Sunday Drive - 10/02/2022 Edition
👋🏻 Hello friends,
Greetings from Ellicottville, NY and Ft. Worth, TX!
For my wife and I, it's been a whirlwind week of travel to help with our elderly mothers. We are both card carrying members of the Sandwich Generation and this is what we do. That, coupled with another week of turbulence in the financial markets, leaves me ready for a few quiet days ahead.
Let's take it easy and enjoy this week's leisurely Sunday Drive around the internet.
The Vibe of the Week is 1971's Riders on the Storm by The Doors. A combination of smooth, chill, melancholy, and introspection seems about right this week.
💡 Quote of the Week
"People mistakenly see optimism as an excuse for inaction. They think that it’s pessimism that drives change, and optimism that keeps us where we are. The opposite is true. Optimists are the ones that move us forward."
- Hannah Ritchie
📈 Chart of the Week
💭 Thought Bubble of the Week
The Chart of the Week depicts U.S. labor participation rates pre- and post-COVID. According to Capital Group economist Jared Franz, given the average growth rate of the U.S. labor force prior to COVID, we should have four to five million more workers than we have today.
In 2021, a popular media narrative developed around the idea of “the great resignation,” inspired by U.S. government data showing that roughly 47 million people voluntarily quit their jobs that year and seemed to disappear from the workforce.
Further data and myriad surveys helped shed light on the reasons. Many quit to ultimately take better-paying jobs. Some older workers opted for early retirement. And roughly 600,000 Americans decided to start their own small businesses, a trend which is hard to track through monthly employment data.
Now we have the Federal Reserve, hell bent on fighting inflation and raising interest rates at a pace never before seen:
So let me get this straight...
We have a labor shortage, a very low unemployment rate, and many unfilled jobs, at least in certain industries.
The Fed's answer to this labor supply/demand imbalance is not to allow the cost of labor to be revalued higher to address the demand for workers, as I have argued here and here.
No, apparently the Fed's solution to the labor imbalance is to raise interest rates until the economy weakens to the point that all those excess jobs go away and we are in (quite likely) a severe recession.
I worry in the near term of the global impact of these policies, e.g. global currency crises and competitive responses in the UK, Eurozone, and Asia to defend their currencies from an historically strong dollar.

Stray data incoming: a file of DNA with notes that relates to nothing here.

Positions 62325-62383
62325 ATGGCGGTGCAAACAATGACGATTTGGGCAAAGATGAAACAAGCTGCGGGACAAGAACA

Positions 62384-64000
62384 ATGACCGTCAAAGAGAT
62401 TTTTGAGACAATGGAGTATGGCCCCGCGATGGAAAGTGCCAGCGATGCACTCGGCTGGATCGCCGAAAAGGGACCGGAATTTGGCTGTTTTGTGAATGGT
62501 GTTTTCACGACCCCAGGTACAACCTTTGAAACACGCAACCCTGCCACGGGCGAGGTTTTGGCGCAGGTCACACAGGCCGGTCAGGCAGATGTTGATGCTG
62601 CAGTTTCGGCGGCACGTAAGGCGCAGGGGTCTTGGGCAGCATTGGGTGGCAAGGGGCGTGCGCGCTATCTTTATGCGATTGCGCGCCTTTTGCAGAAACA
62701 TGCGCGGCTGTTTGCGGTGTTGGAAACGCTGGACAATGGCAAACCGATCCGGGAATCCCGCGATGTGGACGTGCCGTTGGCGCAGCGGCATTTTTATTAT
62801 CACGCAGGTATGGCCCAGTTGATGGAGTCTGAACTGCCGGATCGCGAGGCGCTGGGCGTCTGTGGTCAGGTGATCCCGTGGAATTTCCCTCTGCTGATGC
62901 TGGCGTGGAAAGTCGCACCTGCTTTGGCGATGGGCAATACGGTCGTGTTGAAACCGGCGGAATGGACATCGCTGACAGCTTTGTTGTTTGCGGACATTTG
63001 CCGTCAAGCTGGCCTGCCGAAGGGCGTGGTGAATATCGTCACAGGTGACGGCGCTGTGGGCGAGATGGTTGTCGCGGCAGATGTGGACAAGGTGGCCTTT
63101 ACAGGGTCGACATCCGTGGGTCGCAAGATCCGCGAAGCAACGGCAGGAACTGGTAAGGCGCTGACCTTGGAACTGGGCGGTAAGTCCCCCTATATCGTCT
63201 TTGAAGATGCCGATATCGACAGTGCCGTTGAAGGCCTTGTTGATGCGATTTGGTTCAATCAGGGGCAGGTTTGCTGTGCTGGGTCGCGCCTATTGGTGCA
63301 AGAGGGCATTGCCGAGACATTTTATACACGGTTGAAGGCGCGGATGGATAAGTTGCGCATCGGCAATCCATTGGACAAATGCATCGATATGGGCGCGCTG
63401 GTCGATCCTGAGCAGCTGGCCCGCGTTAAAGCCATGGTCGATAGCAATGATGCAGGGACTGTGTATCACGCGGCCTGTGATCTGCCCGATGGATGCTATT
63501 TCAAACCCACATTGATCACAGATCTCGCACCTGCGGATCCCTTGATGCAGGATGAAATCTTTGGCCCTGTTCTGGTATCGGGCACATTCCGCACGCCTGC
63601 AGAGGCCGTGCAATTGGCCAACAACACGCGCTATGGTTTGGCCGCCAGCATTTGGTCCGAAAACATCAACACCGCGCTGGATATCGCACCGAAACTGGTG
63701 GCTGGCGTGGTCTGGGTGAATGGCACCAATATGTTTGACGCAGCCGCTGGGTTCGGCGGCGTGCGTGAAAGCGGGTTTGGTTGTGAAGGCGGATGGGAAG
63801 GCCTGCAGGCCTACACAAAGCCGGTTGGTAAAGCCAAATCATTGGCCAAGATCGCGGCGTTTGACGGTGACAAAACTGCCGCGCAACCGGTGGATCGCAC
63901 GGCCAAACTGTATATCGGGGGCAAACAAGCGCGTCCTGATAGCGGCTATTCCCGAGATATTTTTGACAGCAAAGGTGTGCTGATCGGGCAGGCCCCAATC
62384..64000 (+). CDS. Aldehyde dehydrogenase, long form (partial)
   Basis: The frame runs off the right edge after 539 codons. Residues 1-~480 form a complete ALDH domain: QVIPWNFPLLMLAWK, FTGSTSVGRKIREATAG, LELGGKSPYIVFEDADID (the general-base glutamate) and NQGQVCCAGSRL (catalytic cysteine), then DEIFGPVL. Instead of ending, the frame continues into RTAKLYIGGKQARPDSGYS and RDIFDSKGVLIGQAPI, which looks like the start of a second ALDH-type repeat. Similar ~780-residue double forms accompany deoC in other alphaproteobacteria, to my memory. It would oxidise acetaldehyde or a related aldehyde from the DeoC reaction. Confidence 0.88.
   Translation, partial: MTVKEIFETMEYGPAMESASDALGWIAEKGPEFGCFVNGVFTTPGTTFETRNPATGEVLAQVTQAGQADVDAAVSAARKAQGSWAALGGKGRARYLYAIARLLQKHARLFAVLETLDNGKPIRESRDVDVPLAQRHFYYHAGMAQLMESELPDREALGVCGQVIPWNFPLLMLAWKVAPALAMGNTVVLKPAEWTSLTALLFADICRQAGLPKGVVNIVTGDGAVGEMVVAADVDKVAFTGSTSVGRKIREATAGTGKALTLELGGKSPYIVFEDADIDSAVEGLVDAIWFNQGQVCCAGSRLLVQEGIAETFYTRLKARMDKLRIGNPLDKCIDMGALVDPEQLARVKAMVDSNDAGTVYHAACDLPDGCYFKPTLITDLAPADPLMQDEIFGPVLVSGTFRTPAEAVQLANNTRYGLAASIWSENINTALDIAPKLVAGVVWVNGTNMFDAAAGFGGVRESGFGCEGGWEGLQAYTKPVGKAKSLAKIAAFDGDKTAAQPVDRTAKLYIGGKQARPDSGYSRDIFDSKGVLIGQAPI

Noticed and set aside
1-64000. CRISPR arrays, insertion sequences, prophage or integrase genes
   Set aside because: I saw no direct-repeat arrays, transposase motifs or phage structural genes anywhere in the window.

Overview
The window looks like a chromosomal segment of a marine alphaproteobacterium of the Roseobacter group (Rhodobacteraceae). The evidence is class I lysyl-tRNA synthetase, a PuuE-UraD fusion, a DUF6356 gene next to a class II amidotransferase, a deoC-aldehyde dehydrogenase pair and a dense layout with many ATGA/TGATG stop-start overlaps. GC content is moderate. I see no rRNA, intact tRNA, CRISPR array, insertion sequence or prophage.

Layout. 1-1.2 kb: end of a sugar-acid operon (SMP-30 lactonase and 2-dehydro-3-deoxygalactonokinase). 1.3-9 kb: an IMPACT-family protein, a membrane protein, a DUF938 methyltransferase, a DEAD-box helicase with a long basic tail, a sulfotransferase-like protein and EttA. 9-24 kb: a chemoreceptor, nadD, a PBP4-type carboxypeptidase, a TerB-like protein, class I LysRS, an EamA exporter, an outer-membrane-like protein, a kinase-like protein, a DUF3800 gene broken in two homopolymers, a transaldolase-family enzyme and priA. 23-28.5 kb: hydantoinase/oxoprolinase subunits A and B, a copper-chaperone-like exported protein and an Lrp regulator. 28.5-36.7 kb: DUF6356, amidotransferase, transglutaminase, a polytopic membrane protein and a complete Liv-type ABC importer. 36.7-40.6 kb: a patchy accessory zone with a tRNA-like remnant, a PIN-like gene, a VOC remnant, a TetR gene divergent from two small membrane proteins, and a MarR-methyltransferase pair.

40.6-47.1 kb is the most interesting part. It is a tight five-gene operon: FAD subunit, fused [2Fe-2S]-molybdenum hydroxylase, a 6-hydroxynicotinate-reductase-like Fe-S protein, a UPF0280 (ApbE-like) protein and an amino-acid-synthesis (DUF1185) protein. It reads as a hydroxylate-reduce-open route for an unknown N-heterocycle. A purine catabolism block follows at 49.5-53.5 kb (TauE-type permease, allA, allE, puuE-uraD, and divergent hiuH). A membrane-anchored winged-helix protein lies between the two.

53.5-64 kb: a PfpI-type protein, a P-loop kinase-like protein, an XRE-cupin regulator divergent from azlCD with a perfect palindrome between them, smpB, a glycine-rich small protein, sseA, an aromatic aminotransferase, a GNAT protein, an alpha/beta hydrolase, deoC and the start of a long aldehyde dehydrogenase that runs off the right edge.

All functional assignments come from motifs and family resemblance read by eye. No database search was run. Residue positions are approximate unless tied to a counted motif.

However, I remain as optimistic as ever in my belief that we are on the cusp of many significant advances in productive longevity and personalized medicine. These advances will owe to the benefit of our collective human capital, and not necessarily to returns on our financial capital.
🤔 Alzheimer's Progression Slowed by Drug in Trial - Eisai and partner Biogen said their drug significantly slowed Alzheimer's disease, making it the first medicine to blunt progression of the most common type of dementia in a definitive, large-scale trial.
🤔 Another Alzheimer's Breakthrough from the UK - 'Historic moment' in race to beat Alzheimer's: Experimental brain plaque-busting drug 'significantly slows decline of patients battling early stages of the disease
💡 An End to Doomerism - Pessimism sounds smart. Optimism sounds dumb. It’s no wonder, then, that pessimistic messages hit the headlines, and optimistic ones hardly get a middle-page snippet. It’s why doomsday thinkers get respect and accolades. They’re the smart ones that can see what the rest of us can’t. They’re the ones that speak truth to power.
🤓 The Law of Accelerating Returns - An oldie, but a goodie from 2001. If Ray Kurzweil is right, or even close to right, he may go down as the person with the greatest ability to predict the future in human history.
👀 Productivity is Easy to Fix - If businesses want more-skilled workers so they can produce more, then business must teach them those skills. Either spend the cash to do it yourself, or make sure schools have enough funding to provide that training. Then, when you get that additional productivity, share the fruits of it with workers, proportionate to their increased contributions.
If you have any cool articles or ideas that might be interesting for future Sunday Drive-by's, please send them along or tweet 'em at me.
I hope you have a relaxing weekend and a great week ahead. See you next Sunday...
Your faithful financial provocateur,
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